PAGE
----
Wednesday, 01 October 2014 / TRUTH-OUT.ORG

Tobacco "Smoking Gun" Shows Real TPP Agenda

Friday, 06 September 2013 09:17 By Dave Johnson, Campaign for America's Future | Op-Ed

I am sounding the alarm. Right now governments and the giant multinational corporations are engaged in writing a treaty that would overrule national laws that try to rein in what these giant corporations can do to us. This treaty will allow corporations to sue governments for “lost profits” if governments try to enforce environmental, health, labor and other laws. One “smoking gun” example that shows us what this treaty is about is an argument over whether to “carve out” special treatment for tobacco because it is so harmful, or give it the same protections that other corporations and their products are due to receive.

The Upcoming Trans-Pacific Partnership

The upcoming Trans-Pacific Partnership (TPP) “trade” deal has been called the “corporate death star.” It is a NAFTA-on-steroids that goes so far beyond “trade” that it isn’t really about “trade” at all. TPP is about putting corporate and investor rights above the rights of regular people.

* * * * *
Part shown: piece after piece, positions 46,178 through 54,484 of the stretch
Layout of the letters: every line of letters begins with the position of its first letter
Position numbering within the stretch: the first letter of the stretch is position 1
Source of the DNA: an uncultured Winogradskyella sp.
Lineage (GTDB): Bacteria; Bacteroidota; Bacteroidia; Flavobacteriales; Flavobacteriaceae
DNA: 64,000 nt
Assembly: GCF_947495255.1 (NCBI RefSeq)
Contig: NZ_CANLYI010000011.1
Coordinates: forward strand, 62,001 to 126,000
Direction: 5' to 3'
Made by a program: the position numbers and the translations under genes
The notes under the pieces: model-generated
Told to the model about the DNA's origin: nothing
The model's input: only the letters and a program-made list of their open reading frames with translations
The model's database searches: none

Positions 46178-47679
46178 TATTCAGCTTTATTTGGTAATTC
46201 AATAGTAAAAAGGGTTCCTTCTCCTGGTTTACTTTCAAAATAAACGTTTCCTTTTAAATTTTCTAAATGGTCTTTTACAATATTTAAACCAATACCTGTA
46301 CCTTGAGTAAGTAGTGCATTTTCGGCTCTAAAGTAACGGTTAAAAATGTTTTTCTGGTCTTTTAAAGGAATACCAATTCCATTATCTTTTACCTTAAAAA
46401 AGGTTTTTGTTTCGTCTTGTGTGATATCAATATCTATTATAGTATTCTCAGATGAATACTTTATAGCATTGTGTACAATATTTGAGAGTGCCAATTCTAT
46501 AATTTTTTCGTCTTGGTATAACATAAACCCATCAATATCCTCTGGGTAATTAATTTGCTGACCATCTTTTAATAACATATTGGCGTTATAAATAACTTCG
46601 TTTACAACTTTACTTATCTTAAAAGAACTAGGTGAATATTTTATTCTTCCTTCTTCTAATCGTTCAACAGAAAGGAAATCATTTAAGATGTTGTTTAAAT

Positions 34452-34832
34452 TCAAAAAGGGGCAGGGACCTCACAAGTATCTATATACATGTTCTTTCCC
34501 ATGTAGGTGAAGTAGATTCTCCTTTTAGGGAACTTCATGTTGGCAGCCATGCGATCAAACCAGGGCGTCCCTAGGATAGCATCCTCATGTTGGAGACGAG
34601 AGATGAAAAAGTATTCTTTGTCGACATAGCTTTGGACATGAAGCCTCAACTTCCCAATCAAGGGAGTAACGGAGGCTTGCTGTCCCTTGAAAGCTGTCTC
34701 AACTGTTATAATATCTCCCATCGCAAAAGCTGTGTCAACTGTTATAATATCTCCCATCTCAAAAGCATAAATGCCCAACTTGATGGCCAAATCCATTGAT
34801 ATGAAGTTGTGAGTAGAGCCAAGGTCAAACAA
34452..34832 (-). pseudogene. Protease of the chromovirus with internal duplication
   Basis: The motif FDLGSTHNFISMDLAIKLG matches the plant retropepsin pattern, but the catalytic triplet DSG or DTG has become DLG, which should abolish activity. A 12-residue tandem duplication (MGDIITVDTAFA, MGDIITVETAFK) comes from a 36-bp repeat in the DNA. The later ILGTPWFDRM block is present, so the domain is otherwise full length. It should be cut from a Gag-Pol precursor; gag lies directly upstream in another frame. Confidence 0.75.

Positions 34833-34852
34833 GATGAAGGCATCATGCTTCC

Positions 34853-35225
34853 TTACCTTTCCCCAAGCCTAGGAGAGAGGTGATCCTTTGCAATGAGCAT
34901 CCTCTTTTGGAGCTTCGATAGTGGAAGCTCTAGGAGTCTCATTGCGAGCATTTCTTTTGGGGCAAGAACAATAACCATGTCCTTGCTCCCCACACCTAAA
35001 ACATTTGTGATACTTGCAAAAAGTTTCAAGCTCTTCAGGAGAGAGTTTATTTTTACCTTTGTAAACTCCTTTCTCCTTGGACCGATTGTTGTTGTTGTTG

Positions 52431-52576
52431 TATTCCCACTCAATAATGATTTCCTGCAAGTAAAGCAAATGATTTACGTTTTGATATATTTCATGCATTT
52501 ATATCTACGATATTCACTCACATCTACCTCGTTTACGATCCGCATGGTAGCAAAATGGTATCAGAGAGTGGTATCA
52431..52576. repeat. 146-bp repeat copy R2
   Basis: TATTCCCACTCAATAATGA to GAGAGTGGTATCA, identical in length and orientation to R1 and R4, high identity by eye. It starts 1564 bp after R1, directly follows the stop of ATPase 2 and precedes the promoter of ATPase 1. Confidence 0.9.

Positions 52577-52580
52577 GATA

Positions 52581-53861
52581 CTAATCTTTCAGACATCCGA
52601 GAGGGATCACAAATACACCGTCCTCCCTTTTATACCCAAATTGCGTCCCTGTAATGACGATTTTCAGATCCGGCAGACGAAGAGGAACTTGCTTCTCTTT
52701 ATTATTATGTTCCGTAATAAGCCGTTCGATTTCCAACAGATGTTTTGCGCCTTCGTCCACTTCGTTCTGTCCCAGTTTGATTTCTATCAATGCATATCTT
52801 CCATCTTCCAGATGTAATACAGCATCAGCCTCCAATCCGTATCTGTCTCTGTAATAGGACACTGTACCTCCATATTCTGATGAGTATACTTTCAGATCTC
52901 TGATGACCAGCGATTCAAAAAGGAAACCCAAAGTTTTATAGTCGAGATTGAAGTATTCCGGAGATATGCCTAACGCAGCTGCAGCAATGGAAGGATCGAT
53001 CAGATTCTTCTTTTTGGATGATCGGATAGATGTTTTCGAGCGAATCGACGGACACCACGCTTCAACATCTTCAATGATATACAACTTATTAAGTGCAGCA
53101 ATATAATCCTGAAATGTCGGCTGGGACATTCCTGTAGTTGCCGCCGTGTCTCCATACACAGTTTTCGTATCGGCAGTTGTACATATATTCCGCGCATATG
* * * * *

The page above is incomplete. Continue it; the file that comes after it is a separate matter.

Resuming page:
TPP is being negotiated with a rigged process, designed from the start to end really, really well for the giant, multinational corporations and the billionaires they front for. Multinational corporations are at the table. Government representatives hoping to end up with lucrative corporate payoffs are at the table. NOT at the table: labor groups, consumer groups, health groups, environmental groups, human rights groups, civil rights groups, democracy advocates, representatives of smaller, local, not-giant-multinational businesses, potential competitors of the already-at-the-top giants, or any other “stakeholder” group that could possibly oppose the corporate agenda.

The “Smoking Gun”

The “smoking gun” proving that TPP is about elevating corporate rights over the ability of governments to make their own laws comes from an attempt by tobacco companies to outlaw public-health anti-tobacco efforts as part of the treaty. Tobacco companies of course want the same protections other corporations and their products are receiving under this corporate-negotiated treaty.

The Vietnamese Thanh Nien News explains, in US’s controversial TPP proposal is smoking gun for corporate agenda,

The US government has sought to include tobacco in a regional free-trade pact, which would enable tobacco companies to use trade rules to compromise government anti-smoking regulations.

The Thanh Nien News report explains that the giant corporations understand what this is about,